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Composition Notebook: The Great Emu War For Australian History Fans Journal/Notebook Blank Lined Ruled 6x9 100 Pages
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MISCELLANEOUS TOPICS > World War 1.5: WA, AU. 1932. (aka The Great Emu War)

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James Morcan | 11187 comments The Emus won and the human soldiers had to retreat in defeat!

The Great Emu War https://en.wikipedia.org/wiki/Emu_War
The Emu War, also known as the Great Emu War,[1] was a nuisance wildlife management military operation undertaken in Australia over the latter part of 1932 to address public concern over the number of emus said to be running amok in the Campion district of Western Australia. The unsuccessful attempts to curb the population of emus, a large flightless bird indigenous to Australia, employed soldiers armed with Lewis guns—leading the media to adopt the name "Emu War" when referring to the incident. While a number of the birds were killed, the emu population persisted and continued to cause crop destruction.


message 2: by James, Group Founder (new)

James Morcan | 11187 comments Following World War I, large numbers of ex-soldiers from Australia, along with a number of British veterans, were given land by the Australian government to take up farming within Western Australia, often in marginal areas. With the onset of the Great Depression in 1929, these farmers were encouraged to increase their wheat crops, with the government promising—and failing to deliver—assistance in the form of subsidies. In spite of the recommendations and the promised subsidies, wheat prices continued to fall, and by October 1932 matters were becoming intense, with the farmers preparing to harvest the season's crop while simultaneously threatening to refuse to deliver the wheat.[2]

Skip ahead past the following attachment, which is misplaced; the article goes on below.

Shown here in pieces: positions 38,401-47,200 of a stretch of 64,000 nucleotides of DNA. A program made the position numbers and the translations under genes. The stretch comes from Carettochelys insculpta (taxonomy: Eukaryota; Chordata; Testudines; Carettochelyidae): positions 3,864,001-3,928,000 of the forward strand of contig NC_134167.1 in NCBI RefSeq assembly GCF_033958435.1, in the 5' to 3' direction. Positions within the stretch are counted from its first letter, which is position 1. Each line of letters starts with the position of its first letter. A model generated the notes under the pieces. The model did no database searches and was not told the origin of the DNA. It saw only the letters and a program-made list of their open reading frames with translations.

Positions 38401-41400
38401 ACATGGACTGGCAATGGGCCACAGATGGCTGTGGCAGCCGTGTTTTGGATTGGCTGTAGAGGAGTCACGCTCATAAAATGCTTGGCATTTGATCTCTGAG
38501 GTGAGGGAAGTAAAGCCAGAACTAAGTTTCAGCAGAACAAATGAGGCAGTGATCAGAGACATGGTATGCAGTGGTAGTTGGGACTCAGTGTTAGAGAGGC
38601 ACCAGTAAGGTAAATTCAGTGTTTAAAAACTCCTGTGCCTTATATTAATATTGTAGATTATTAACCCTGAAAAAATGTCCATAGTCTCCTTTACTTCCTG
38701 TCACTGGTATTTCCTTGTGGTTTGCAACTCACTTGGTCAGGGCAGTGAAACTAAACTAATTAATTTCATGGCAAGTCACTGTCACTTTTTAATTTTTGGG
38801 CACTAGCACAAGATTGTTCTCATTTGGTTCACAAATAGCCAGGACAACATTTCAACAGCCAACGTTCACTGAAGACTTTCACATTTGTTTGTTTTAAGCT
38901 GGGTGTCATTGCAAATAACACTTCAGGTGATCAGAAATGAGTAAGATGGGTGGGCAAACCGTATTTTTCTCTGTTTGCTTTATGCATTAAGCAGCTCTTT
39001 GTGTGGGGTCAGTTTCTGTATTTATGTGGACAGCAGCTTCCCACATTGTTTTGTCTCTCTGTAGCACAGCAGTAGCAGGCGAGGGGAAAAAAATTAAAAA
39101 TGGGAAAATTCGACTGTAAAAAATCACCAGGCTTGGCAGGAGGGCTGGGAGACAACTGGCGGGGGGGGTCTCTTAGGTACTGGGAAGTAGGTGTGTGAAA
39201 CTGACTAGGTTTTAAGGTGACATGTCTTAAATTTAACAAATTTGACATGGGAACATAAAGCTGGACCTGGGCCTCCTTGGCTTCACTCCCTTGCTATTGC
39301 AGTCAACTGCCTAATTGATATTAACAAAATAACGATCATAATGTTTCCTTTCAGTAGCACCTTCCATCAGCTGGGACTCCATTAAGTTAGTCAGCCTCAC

The difficulties facing farmers were increased by the arrival of as many as 20,000 emus.[3] Emus regularly migrate after their breeding season, heading to the coast from the inland regions. With the cleared land and additional water supplies being made available for livestock by the Western Australian farmers, the emus found that the cultivated lands were good habitat, and they began to foray into farm territory—in particular the marginal farming land around Chandler and Walgoolan.[2] The emus consumed and spoiled the crops, as well as leaving large gaps in fences where rabbits could enter and cause further problems.[4]

Farmers relayed their concerns about the birds ravaging their crops, and a deputation of ex-soldiers were sent to meet with the Minister of Defence, Sir George Pearce. Having served in World War I, the soldier-settlers were well aware of the effectiveness of machine guns, and they requested their deployment. The minister readily agreed, although with conditions attached: the guns were to be used by military personnel, troop transport was to be financed by the Western Australian government, and the farmers would provide food, accommodation, and payment for the ammunition.[2][5] Pearce also supported the deployment on the grounds that the birds would make good target practice,[6] while it has also been argued that some in the government may have viewed the operation as a way of being seen to be helping the Western Australian farmers, to stave off the secession movement that was brewing. Towards that end, a cinematographer from Fox Movietone was enlisted.[2]


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message 5: by [deleted user] (new)

James wrote: "The Great Emu War: Or How Australia Lost A War Against Birds

The Great Emu War Or How Australia Lost A War Against Birds by C.J. Evans

The Great Emu War

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There was a Scottish Highland military type who lost to a Famous Grouse once. After that he stopped drinking whiskey. . . . .


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